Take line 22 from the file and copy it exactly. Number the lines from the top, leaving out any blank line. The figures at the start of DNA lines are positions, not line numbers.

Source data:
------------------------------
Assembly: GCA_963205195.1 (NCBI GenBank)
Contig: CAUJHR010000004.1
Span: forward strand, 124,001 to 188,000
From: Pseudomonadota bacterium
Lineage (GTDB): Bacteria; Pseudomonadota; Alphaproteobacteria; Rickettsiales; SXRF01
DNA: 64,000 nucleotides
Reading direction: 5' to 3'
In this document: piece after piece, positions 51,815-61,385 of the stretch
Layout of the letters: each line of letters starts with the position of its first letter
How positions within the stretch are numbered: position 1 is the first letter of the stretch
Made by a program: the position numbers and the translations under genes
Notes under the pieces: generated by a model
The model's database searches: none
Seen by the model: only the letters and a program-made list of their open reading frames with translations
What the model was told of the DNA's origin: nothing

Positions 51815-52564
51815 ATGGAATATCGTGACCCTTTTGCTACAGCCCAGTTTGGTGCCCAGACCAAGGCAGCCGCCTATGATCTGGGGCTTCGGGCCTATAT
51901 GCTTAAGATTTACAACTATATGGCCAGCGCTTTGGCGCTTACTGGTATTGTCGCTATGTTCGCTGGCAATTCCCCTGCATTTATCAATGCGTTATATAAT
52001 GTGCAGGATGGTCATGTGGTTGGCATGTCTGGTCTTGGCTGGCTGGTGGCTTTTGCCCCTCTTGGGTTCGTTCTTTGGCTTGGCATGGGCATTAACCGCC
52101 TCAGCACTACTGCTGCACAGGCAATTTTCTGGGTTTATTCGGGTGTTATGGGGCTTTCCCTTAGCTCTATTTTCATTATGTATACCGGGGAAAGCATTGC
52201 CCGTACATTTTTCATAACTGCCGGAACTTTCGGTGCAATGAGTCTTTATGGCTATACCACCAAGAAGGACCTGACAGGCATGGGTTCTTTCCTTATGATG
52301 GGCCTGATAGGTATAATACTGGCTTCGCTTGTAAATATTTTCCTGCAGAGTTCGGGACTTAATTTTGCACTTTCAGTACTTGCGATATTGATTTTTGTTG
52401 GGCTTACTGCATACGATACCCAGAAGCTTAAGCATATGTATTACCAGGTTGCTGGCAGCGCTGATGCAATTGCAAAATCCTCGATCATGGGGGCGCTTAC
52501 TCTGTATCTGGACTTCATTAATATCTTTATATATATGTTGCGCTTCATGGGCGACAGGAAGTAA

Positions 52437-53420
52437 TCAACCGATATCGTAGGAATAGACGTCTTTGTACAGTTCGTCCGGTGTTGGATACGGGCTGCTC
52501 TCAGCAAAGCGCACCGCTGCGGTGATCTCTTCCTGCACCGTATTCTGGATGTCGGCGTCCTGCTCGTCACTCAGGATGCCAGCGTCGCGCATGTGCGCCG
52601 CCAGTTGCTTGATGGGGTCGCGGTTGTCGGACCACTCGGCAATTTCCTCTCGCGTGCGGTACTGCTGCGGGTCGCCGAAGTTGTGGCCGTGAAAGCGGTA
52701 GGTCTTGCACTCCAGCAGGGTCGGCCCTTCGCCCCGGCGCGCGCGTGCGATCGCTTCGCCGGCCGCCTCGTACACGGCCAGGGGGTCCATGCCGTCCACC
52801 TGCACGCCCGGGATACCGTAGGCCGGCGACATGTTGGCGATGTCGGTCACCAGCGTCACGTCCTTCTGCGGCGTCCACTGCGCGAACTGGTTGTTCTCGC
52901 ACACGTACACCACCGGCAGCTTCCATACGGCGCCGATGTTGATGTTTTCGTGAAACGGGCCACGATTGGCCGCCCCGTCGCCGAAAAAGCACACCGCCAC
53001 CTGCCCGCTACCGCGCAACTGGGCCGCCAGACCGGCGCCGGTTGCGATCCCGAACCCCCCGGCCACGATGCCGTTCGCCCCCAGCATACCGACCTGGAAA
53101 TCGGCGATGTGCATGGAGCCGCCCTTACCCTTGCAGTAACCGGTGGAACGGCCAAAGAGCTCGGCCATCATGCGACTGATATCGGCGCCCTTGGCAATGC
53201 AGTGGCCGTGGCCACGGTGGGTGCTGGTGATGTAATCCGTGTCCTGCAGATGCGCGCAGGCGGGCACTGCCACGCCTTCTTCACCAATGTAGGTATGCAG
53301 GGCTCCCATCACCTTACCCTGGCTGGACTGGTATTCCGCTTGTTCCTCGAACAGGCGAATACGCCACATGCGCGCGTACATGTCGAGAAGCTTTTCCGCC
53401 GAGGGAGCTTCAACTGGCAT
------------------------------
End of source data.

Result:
52301 GGCCTGATAGGTATAATACTGGCTTCGCTTGTAAATATTTTCCTGCAGAGTTCGGGACTTAATTTTGCACTTTCAGTACTTGCGATATTGATTTTTGTTG